Controlled clinical trials of drug treatment for hypertension. A review.
We reviewed the designs and major results of 17 large-scale, controlled, clinical trials that reported the effects of drug treatment for hypertension on morbidity or mortality. Seven trials conducted in study populations with more-severe hypertension (diastolic blood pressures 100-120 mm Hg or higher), including the more-severe stratum of the Veterans Administration Trial, showed large reductions in stroke, other "hypertensive" events, and, in one trial, total mortality. Of 11 trials in populations with less-severe hypertension (diastolic blood pressures predominantly below 105 mm Hg), including the less-severe stratum of the Veterans Administration Trial, nine met the criteria for pooling of results. Among the aggregate 43,000 patients in the nine trials who were followed up for an average of 5.6 years, mean diastolic blood pressure reduction was 5.8 mm Hg, and a significant 11% reduction in total mortality was observed. This benefit was largely attributable to a 38% reduction in fatal strokes; nonfatal strokes were similarly reduced. Coronary heart disease mortality was 8% lower in drug treatment than in control groups, but this difference was not significant. A similar result was observed for combined coronary mortality and nonfatal myocardial infarction. A possible explanation for the inconclusive result regarding coronary end points was an adverse trend, observed in several trials, in a subgroup with baseline resting electrocardiographic abnormalities. Because all the trials except the propranolol arm of the Medical Research Council trial used drug regimens based on thiazide-like diuretic agents, and because there are now several new drug classes proposed as initial therapy, additional large-scale clinical trials may need to be considered.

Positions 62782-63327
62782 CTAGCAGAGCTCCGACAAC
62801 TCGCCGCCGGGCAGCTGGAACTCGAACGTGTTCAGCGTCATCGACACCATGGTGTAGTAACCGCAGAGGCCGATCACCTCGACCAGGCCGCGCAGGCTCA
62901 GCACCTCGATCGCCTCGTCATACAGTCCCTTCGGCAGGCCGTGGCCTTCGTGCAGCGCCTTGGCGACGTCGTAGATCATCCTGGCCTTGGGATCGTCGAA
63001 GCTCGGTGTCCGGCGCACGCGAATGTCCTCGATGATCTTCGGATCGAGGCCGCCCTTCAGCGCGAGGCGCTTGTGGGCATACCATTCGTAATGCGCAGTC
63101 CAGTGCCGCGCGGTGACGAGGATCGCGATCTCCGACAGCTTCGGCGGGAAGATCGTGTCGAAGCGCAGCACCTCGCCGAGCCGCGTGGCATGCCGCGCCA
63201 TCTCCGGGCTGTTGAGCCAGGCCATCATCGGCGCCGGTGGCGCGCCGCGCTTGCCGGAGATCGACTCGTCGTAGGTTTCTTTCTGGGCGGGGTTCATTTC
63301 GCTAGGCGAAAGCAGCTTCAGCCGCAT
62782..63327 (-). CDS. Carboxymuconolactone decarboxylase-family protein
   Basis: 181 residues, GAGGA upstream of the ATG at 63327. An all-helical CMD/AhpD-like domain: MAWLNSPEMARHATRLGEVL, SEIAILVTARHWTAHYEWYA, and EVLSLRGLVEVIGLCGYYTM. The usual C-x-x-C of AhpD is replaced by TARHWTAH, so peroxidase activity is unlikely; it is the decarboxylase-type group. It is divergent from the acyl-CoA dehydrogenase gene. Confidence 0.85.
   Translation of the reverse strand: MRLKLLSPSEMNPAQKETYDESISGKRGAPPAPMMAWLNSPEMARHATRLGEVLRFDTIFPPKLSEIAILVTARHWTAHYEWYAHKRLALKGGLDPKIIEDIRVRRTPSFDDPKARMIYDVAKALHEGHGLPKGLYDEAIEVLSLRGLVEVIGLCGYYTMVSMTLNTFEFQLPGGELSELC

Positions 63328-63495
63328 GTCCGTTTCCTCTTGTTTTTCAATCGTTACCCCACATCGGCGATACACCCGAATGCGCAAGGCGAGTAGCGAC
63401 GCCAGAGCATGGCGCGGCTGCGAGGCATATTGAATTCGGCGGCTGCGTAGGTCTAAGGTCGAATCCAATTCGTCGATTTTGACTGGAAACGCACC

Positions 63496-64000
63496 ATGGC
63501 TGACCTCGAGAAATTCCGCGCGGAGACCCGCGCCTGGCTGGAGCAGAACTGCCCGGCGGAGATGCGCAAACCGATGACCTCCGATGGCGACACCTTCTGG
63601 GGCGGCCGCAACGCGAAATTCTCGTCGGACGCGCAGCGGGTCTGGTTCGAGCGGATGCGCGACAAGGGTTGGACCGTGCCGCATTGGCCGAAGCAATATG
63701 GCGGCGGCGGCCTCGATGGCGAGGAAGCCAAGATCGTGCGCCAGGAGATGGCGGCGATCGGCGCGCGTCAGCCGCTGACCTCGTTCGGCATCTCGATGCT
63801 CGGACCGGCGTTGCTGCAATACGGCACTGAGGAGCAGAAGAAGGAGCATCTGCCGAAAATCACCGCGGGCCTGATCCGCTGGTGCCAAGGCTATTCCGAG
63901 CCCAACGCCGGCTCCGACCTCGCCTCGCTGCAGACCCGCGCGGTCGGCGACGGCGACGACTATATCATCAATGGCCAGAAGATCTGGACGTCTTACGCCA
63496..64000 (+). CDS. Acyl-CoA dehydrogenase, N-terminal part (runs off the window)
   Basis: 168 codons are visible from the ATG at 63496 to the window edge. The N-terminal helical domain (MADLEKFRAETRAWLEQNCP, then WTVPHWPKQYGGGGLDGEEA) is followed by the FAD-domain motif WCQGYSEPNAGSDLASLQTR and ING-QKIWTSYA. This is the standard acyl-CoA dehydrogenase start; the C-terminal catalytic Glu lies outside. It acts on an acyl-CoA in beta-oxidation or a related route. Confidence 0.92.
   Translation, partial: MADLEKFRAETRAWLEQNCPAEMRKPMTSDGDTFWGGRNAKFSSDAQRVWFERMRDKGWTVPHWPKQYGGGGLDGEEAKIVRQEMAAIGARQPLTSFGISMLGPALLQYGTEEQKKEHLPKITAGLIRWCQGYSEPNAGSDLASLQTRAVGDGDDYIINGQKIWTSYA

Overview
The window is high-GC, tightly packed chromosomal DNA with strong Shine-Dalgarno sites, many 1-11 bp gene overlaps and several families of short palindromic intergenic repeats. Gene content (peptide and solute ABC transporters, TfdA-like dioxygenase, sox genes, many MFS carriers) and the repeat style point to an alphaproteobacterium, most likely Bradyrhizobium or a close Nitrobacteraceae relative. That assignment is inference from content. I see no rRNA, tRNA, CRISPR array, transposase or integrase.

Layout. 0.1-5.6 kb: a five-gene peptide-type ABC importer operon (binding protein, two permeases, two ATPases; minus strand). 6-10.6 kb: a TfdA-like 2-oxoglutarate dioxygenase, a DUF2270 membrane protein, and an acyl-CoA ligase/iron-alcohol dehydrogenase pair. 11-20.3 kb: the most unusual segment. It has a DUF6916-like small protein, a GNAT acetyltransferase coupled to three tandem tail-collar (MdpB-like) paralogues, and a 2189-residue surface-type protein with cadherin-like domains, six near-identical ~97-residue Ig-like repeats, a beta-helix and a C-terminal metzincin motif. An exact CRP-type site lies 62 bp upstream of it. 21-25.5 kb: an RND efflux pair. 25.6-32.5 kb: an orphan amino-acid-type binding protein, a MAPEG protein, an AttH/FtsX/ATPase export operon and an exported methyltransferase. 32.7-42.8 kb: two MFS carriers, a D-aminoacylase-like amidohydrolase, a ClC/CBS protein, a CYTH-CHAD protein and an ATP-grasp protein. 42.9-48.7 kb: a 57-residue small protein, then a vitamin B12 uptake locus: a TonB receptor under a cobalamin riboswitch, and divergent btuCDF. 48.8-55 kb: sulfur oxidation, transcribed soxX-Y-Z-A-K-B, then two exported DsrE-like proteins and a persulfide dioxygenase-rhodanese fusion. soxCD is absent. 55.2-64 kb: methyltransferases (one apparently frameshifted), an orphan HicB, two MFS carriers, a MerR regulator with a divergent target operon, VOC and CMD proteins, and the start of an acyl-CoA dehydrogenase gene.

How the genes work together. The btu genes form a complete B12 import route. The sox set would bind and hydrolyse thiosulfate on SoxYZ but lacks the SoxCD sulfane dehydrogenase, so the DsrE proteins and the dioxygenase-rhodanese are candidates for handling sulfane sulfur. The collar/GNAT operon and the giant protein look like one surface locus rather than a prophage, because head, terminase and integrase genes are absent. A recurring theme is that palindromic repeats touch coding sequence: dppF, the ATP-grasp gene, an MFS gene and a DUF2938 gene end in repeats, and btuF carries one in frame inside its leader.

- Copyright © 1989 by American Heart Association